The next advance is nowhere better illustrated than in the screenshots above. Readers of the preview will be aware of my battle to get decent frame rates out of FSX and while that battle hasn't been totally resolved, I have now got it going at a reasonably acceptable speed (mostly), the key being to hand over control of antialiasing to the video card, rather than letting FSX handle it and to turn off aircraft shadows, lens flare and light bloom. With those settings, my 3.2 Ghz Pentium D can meet the FSX target frequently and returns more than 15 fps most of the time even with 2 m terrain resolution set. Having just made this discovery, I took the Maule on a flight over the desert to see what was new in the Grand Canyon, beyond the fact that the rivers now ran along its floor. Imagine my surprise when after a sedate haul through the bumpy desert air in the Maule, I succumbed to the urge to fly down the canyon and everything didn't dissolve into a blurry mess.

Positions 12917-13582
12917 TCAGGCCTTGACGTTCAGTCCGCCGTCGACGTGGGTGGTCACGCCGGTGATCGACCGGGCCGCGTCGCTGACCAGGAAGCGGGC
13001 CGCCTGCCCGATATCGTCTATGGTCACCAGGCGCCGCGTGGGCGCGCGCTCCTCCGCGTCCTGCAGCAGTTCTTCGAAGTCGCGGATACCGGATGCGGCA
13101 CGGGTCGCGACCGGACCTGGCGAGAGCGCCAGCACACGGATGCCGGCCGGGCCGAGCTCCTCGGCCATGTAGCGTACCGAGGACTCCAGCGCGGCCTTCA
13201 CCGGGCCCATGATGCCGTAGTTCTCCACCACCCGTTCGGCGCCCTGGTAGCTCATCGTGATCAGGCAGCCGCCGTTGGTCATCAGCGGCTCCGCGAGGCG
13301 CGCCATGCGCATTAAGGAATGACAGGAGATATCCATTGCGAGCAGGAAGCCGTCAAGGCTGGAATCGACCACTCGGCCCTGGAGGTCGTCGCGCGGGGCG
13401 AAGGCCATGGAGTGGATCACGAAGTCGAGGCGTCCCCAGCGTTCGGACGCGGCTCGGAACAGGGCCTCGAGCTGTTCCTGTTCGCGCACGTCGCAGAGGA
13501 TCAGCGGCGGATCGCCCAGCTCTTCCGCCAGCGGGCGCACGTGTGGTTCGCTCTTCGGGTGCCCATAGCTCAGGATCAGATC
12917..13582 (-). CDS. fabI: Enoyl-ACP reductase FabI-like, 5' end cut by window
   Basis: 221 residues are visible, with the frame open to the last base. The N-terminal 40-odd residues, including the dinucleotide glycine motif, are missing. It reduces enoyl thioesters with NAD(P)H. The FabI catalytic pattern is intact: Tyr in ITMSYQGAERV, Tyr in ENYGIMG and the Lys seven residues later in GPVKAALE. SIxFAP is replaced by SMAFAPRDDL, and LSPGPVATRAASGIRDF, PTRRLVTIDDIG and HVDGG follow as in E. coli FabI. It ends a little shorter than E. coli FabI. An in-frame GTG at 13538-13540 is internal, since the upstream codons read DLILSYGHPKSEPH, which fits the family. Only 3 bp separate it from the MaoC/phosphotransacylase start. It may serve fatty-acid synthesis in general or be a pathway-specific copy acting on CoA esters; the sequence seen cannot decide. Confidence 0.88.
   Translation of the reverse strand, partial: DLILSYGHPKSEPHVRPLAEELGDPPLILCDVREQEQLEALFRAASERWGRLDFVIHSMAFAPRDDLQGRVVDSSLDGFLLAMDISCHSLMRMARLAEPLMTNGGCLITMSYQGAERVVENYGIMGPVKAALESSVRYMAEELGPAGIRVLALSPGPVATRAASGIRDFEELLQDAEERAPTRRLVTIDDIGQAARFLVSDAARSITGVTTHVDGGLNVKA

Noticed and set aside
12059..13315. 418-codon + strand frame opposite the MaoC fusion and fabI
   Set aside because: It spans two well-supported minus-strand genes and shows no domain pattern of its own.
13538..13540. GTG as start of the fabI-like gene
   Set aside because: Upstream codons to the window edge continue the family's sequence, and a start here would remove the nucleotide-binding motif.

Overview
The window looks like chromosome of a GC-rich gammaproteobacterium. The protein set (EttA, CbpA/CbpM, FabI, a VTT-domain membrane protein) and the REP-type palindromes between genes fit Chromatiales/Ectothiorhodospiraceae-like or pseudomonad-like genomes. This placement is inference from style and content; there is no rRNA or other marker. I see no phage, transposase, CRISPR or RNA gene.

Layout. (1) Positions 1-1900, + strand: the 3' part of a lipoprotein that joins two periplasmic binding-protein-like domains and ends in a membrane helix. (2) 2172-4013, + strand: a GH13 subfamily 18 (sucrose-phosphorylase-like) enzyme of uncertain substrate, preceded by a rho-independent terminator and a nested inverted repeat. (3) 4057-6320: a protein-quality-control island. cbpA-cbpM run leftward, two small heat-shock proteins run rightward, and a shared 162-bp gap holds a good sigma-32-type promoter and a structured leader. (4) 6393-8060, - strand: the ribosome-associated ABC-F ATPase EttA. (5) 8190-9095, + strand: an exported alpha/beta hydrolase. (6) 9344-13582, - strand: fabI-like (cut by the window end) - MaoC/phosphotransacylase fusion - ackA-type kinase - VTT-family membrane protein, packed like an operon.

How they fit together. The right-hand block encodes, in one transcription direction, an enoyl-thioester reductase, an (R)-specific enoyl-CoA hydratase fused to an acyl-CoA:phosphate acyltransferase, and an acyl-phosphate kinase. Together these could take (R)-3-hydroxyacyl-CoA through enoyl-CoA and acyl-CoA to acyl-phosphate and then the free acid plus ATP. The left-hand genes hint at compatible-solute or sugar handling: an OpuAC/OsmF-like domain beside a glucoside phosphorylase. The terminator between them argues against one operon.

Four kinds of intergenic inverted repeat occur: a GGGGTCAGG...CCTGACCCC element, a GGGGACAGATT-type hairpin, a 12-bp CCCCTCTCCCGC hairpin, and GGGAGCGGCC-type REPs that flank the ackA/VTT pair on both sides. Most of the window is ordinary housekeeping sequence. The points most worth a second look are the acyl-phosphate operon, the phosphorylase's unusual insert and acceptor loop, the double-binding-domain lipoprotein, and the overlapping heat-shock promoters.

Yeah, I knew you would be amazed too, given I know that you have tried it. FS2004 could not cope with canyon flying - canyon walking was more its thing. It would be fine for a while and then some buffer somewhere would empty and suddenly there were no texture tiles and everything went to hell. Even a plane flying at Maule-type speeds was liable to cause the problem, but this did not happen to me in FSX and as you can see in the right hand shot, I swapped to the Lear and flew it at 300 knots down the canyon and that didn't cause blurring either. I grant it is possible that a 512 Mb video card might be the reason, but doing some quick math, I don't think so, because to my reckoning, the buffer should have filled up after the first couple of turns. So something has definitely changed for the better in the scenery engine and for what it is worth, I don't see so much texture tile shuffling as I did in FS2004, so there is hope that photosceneries might work as we all want them to in FSX.